You receive an unexpected, wonderful gift, thoughtfully wrapped. Or a fabulous bouquet of flowers. A friend, a colleague, a family member is presenting it with gratitude and joy. The accompanying card expresses thankfulness for what you are and what you do. How do you respond?
"For me? Really?" or "You needn't have bothered!" or "You shouldn't spend your money and time on me, honey." or "I really don't deserve it".
Look again at these responses: You will have voiced them yourself or have noticed them from others. Do you see a pattern? It is all about "me", not one word about the gift, not one word about the giver. I wonder how a false sense of modesty, how shyness or a twisted concept of good education can cover for long this quite upfront self-centeredness.
Take the offer of our dignity and worth, our spiritual, safe, progressive being as a gift from God to you. How do you respond? After all, it is a priceless offer to have harmony and peace expressed in your human experience, to have physical and mental obstacles overcome, relationships released, supply demonstrated. Do you accept this divine gift with grace? Spiritual texts often describe the offer of a life in God and from God as a gift. Such as these words from a dear hymn #45:
"For this Thy gift unspeakable,
The beauty of Love's holiness,
We lift our hearts in grateful song
And would be always praising Thee."
I received a few months ago a brief e-mail from a patient describing a challenging skin condition. He was embarrassed by this visible handicap. The common treatment for this inherited condition involved high doses of a certain medication, which he was afraid to use. His question was: Should I have medical treatment or should I rely on Christian Science?
With gratitude for this open door to healing I wrote back that I couldn't counsel him, but that I would like to suggest this: Healing is not an achievement, the result of an effort in a certain direction, but a natural gift from God. The question then, I proposed, should be rephrased: Are you willing to accept the gift of healing?
Taking up the analogy of the gift he wrote back that he wanted to open the gift but didn't know where to find the end of the ribbon. In my second response I underlined that it wasn't so much the question of where to start taking the gift apart but what to expect from the gift itself. As with all kinds of gifts, expectation speeds the unwrapping and in the long run it doesn't matter where you start pulling the ribbon or how you open the gift.
The green light for spiritual healing went on. I opened my thought to listen quietly to a healing idea. It came to me in the form of a quote from that week's Bible Lesson: "In patient obedience to a patient God, let us labor to dissolve with the universal solvent of Love the adamant of error, — self-will, self-justification, and self-love, — which wars against spirituality and is the law of sin and death." [Science and Health, p. 242]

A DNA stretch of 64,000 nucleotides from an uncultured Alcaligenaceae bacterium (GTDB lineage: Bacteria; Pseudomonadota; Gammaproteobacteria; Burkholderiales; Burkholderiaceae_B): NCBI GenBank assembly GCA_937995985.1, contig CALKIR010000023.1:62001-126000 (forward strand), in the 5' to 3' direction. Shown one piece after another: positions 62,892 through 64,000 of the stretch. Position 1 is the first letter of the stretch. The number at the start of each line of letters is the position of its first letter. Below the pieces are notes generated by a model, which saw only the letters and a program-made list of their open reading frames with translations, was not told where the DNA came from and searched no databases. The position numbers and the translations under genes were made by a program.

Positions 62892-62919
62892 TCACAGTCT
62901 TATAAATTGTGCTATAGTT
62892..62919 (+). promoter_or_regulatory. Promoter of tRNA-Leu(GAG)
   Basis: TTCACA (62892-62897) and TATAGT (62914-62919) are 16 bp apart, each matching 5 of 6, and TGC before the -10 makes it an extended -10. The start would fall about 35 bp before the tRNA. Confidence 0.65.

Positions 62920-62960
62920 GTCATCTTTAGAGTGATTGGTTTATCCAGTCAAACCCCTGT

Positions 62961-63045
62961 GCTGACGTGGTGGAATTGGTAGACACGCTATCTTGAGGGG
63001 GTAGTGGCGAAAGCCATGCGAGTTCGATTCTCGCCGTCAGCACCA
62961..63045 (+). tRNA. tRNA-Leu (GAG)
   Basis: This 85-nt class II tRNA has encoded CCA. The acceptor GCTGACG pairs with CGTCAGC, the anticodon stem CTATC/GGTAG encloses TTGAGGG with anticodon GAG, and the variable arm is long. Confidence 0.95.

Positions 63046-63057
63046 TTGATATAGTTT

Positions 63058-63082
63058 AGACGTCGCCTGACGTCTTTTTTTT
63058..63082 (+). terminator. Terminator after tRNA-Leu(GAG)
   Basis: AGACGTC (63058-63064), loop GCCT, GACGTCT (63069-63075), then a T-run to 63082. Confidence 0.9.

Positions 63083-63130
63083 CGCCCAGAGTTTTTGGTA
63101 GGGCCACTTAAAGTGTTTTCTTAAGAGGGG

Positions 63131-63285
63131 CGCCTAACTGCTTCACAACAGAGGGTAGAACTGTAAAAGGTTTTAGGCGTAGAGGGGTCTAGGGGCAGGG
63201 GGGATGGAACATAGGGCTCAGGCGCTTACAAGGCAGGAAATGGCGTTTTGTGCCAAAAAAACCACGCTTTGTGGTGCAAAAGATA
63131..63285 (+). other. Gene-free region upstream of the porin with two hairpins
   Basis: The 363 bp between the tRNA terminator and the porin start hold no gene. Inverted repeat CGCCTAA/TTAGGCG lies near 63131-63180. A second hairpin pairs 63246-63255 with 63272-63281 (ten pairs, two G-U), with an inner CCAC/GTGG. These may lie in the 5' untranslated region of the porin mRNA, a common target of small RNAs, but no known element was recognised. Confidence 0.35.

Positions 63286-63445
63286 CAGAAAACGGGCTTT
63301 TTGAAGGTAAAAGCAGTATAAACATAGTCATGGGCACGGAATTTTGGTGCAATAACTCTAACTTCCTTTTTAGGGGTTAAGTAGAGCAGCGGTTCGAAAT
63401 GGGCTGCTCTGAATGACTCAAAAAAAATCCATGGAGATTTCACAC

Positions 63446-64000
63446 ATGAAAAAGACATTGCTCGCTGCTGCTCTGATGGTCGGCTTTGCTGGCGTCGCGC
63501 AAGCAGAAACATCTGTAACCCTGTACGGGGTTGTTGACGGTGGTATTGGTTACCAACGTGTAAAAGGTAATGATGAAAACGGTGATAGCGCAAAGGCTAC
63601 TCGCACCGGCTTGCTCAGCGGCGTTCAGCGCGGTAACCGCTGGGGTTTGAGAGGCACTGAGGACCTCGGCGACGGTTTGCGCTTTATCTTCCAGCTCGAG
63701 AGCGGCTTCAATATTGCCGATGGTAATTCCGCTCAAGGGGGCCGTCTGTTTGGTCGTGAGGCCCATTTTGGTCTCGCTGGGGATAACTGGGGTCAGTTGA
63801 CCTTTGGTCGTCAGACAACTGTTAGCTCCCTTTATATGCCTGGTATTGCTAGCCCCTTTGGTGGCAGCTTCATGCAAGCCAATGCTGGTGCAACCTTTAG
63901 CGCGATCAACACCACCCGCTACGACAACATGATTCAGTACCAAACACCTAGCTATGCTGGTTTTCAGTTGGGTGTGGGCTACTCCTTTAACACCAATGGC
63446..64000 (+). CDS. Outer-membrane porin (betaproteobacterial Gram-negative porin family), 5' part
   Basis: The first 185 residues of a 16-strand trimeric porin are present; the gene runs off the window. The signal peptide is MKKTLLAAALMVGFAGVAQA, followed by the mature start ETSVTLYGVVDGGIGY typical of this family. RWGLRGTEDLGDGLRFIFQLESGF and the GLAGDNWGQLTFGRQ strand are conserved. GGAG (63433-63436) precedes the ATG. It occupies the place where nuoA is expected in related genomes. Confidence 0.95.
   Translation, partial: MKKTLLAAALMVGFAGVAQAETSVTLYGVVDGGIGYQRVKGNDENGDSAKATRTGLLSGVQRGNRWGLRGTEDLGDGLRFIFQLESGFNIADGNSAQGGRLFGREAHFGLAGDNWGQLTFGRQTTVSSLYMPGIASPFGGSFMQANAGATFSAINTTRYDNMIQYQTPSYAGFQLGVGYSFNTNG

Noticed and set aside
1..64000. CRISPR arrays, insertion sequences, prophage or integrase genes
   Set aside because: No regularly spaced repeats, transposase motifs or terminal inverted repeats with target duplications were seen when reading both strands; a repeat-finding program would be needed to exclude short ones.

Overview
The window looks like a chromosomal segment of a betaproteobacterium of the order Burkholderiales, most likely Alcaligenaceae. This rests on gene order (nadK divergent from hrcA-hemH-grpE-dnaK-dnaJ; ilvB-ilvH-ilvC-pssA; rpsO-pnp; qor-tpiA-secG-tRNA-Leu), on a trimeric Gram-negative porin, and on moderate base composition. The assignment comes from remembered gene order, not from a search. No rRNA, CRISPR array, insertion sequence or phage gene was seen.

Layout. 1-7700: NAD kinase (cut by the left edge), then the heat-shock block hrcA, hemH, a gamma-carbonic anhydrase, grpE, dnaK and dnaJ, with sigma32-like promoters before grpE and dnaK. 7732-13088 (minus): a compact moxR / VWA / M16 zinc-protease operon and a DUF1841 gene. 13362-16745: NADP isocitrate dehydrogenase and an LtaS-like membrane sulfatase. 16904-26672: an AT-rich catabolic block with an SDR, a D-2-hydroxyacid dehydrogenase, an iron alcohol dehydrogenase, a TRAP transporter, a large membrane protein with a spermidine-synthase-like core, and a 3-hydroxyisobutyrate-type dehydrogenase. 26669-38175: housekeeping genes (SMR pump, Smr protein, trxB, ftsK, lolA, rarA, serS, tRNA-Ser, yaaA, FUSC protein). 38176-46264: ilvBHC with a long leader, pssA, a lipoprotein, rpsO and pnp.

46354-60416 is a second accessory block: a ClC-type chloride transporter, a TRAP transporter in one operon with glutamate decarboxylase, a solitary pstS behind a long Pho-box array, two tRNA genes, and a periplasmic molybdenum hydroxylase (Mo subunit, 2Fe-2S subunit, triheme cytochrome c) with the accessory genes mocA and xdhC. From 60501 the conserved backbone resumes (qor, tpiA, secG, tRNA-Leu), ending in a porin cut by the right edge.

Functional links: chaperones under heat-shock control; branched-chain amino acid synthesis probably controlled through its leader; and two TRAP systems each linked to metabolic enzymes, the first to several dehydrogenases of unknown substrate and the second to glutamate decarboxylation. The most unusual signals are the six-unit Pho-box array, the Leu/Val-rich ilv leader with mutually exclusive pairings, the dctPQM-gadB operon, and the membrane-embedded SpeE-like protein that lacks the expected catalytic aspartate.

I rejoiced in the universal power of Love, embracing the universe, washing away and dissolving by its very nature anything unlike good. A week later I received the note that the very same afternoon the symptoms were suddenly completely gone. A stunning healing to him, an open door for much more to come.
So how do you accept a gift from now on? With grace and joy. And with the only honorable response which honors the giver and gift equally:
"Thank you very much!"
"Nothing matters more than what I want being achieved today." This is what we think often. Our work, tasks to process, harvest to gather, a paper to write, a healing to experience, a difficult relationship to mend, safety and comfort to be found in unfamiliar territory.
But there are exceptions, there is something that matters more than the result you seek. This is what I learned today from a teaching by Jesus. Here it is: "...if you are presenting your offering at the altar, and while there you remember that your brother has something [such as a grievance or legitimate complaint] against you, leave your offering there at the altar and go. First make peace with your brother, and then come and present your offering." (Matthew 5: 23,24. AMP)
I can see that the offering to be laid on the altar is something like the achievement or result that I seek. And Jesus, I think, is telling us, that this is not as important as the way we do it.
"Nothing matters more than what I want being achieved today" - has exceptions. Like: Kindness, the willingness to grow, community, how I drive to my next appointment, trust, real quality of the work, honest self-esteem, loving ourselves exactly in the same way and the same manner as we do our fellow sister and brother. Does the honesty of service lead to better and more diligent and peaceful work? Do kindness and peacemaking pave the way to healing?
While we think about "our day" it is actually "God's day" - a day belonging to continuous Life and unconditional Love. It seems that everything matters more than the result on the altar. Kindness. And the offering will bloom and glow as a bouquet of tulips, effortlessly.
Who is writing?
In my work as Christian Science practitioner and writer I draw on listening to God and listening to people.
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